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Seven rates poorly with Alexandria residents

As Channel Seven’s new Alexandria studios near completion, residents have criticised the local planning authority for failing to address their concerns about the development reports Flint Duxfield in the South Sydney Herald in November 2009.

Alexandria residents say the Redfern Waterloo Authority (RWA) has kept them in the dark about the latest addition to the Australian Technology Park, which they claim will have a significant impact on the local area.

“There has been a culture of trying to push this through quietly without enough community consultation,” said Johan Palsson of Alexandria Street, Alexandria. “They did do some consultations early on in the development, but they were held at really ridiculous times when everyone was at work.”

According to Mr Palsson the development, which is due to be finished early next year, has overstepped the initial development application. “The building is three floors taller than the original master plan and it’s not at all in keeping with the heritage architecture of the area,” he said.

Of key concern to residents is the 24-hour, seven-days-a-week operation of the site, which is expected to employ over 2000 staff and potentially have over 1000 audience members visiting the site each day.

Martin Bramble, a resident of Lyne Street for over 13 years, says that allowing the site to run around the clock next to a residential area is unacceptable. “The airport has a limit on when the planes can come in and go out, most bars have limits on when they can have customers, why should this be any different?” 

Seven’s Managing Director of Program Operations, Tim McDonald, says 24-hour operation is essential to allow Seven to meet its production deadlines. “There needs to be people on site working right around the clock to ensure the site is ready for the next day’s work.”

Mr McDonald says that while the exact number of people visiting the site will not be known until the shows are locked in, residents should have little cause for concern about noise from departing audience members.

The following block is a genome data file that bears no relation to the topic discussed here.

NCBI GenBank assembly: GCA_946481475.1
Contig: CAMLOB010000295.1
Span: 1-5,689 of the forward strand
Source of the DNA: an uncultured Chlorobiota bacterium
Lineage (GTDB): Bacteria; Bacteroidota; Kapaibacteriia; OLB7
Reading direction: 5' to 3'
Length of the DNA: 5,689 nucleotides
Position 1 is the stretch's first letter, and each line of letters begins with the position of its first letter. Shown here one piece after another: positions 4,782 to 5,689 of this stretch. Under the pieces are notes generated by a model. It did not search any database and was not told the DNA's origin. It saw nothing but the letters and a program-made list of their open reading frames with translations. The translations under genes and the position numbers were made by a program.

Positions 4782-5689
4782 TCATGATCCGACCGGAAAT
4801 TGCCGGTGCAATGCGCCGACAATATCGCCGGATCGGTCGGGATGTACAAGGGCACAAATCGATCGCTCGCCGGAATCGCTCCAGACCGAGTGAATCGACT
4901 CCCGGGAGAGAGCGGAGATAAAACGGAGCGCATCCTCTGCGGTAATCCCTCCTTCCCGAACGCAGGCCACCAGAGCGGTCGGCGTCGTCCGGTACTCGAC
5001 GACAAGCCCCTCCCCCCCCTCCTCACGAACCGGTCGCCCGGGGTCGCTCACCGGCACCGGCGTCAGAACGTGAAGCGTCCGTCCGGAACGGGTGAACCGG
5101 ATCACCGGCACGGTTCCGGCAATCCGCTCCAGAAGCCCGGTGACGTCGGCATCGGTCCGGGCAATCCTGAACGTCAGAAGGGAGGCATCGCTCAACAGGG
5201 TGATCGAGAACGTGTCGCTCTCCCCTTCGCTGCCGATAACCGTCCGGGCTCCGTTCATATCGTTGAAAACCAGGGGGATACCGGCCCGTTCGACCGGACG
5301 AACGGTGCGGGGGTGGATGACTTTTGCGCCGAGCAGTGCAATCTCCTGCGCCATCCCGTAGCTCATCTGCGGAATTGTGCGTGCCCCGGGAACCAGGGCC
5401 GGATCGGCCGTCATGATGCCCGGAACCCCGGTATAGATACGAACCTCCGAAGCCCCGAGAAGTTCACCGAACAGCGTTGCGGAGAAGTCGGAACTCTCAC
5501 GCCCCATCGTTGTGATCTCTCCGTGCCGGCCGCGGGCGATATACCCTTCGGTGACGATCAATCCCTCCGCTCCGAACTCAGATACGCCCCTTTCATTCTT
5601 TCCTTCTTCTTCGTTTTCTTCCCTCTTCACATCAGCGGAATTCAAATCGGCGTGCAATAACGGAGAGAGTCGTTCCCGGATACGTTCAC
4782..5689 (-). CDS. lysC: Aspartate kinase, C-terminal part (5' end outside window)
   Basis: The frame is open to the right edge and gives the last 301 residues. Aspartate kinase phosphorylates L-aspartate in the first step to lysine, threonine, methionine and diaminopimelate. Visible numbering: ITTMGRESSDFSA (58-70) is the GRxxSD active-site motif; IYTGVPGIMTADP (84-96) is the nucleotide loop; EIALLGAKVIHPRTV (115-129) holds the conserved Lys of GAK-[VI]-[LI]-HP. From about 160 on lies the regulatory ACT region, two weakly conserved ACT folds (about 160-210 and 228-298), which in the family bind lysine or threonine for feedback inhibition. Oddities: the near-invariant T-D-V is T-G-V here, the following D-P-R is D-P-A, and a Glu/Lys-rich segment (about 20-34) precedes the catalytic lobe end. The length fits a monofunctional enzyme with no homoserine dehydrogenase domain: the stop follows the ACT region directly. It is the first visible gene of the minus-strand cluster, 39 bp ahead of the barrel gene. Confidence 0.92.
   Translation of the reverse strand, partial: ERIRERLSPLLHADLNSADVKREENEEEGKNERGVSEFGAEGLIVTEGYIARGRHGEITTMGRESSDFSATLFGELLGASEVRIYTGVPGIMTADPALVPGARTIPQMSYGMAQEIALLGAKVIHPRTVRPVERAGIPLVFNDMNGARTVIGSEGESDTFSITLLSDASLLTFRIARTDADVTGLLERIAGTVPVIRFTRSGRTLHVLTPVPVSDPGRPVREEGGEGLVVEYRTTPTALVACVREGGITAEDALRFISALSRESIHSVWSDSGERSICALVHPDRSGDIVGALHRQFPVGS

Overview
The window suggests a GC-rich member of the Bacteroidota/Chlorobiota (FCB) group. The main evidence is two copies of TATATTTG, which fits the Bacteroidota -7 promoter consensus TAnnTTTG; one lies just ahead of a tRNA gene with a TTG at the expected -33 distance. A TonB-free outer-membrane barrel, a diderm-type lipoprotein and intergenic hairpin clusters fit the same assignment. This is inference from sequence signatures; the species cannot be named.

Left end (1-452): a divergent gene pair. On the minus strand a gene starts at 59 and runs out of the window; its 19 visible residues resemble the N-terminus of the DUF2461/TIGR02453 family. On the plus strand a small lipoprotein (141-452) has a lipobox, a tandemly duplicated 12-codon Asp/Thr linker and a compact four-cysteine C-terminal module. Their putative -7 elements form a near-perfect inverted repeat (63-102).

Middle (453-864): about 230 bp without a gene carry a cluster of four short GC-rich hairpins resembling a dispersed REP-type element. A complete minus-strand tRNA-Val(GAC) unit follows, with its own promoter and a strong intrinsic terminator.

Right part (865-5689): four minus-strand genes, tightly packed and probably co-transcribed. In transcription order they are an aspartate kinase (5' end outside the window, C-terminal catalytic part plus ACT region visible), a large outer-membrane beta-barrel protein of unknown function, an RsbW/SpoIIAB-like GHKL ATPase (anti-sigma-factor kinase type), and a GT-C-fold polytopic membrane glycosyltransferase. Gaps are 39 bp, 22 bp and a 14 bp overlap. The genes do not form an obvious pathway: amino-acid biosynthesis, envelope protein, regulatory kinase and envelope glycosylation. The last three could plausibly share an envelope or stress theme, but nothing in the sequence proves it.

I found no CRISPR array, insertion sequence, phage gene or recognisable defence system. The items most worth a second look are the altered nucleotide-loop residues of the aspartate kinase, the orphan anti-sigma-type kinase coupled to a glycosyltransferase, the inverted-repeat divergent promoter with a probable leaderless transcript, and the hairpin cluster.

The Seven Network will occupy half the building, with the remaining two studios being leased by Global Television, a freelance company that produces shows such as Australian Idol and Neighbours.

The Audience Management Plan prepared by Seven and Global Television states that “the number of audience members attending the site must not exceed 1000 persons at a time” but does not give any indication of how many people will be visiting the site each day.

Kyran Lynch, who’s lived in Alexandria for 20 years, says the 24-hour operation and uncertainty over the number of people visiting the site are serious concerns for residents. “They have four studios which can hold 500 people each in them which means there could be times when they are marshalling up to 2000 people in and out, and I find it hard to imagine they could do that without any noise or disruption.”

In response, the Director General of the NSW Planning Department advises that Basset’s Acoustics has prepared a report which indicates that “Generally the studio environment will be insulated from external noise sources which will provide for an effective attenuation from any internal noise sources … The noise generated by traffic arriving, manoeuvring and departing the site is also assessed as unlikely to exceed established criteria and the operation of the development will not cause any unacceptable noise impacts upon the surrounding locality”.

In relation to the issue of increased parking needs, Mr Lynch says, “If they don’t provide free parking, they will have to park on nearby streets, which will make it impossible for residents to find parking.”

The RWA has indicated that “Given its proximity to Redfern Station, it is anticipated that a significant number of the employees in the Channel Seven building will use public transport to get to and from work.”

“It is currently working with representatives of all involved to inform them of facilities and services to help them arrive at their new location. The RWA is also working with RailCorp and other transport providers, including the NSW Taxi Council to help make this arrival as effective as is possible.”

In relation to parking arrangements, the RWA says that “With the completion of the Channel Seven development, there will be around 1200 parking spaces at the ATP site on a daily basis, which will increase to around 1500 spaces for monthly special events … There are 350 public car spaces within the development which will be available for audiences. In addition, the existing public car parking at the ATP will also be available, which is just over 600 spaces.”

According to Mr McDonald of Seven, the media hub will bring “profile, buzz and activities” to the area. “It creates the opportunity for locals to be employed when shows ramp up, as well as indirect employment through local cafés, bars and shops,” he said.

Photo: Bill Sheridan – Concerned Residents of Alexandria

Source: www.southsydneyherald.com.au

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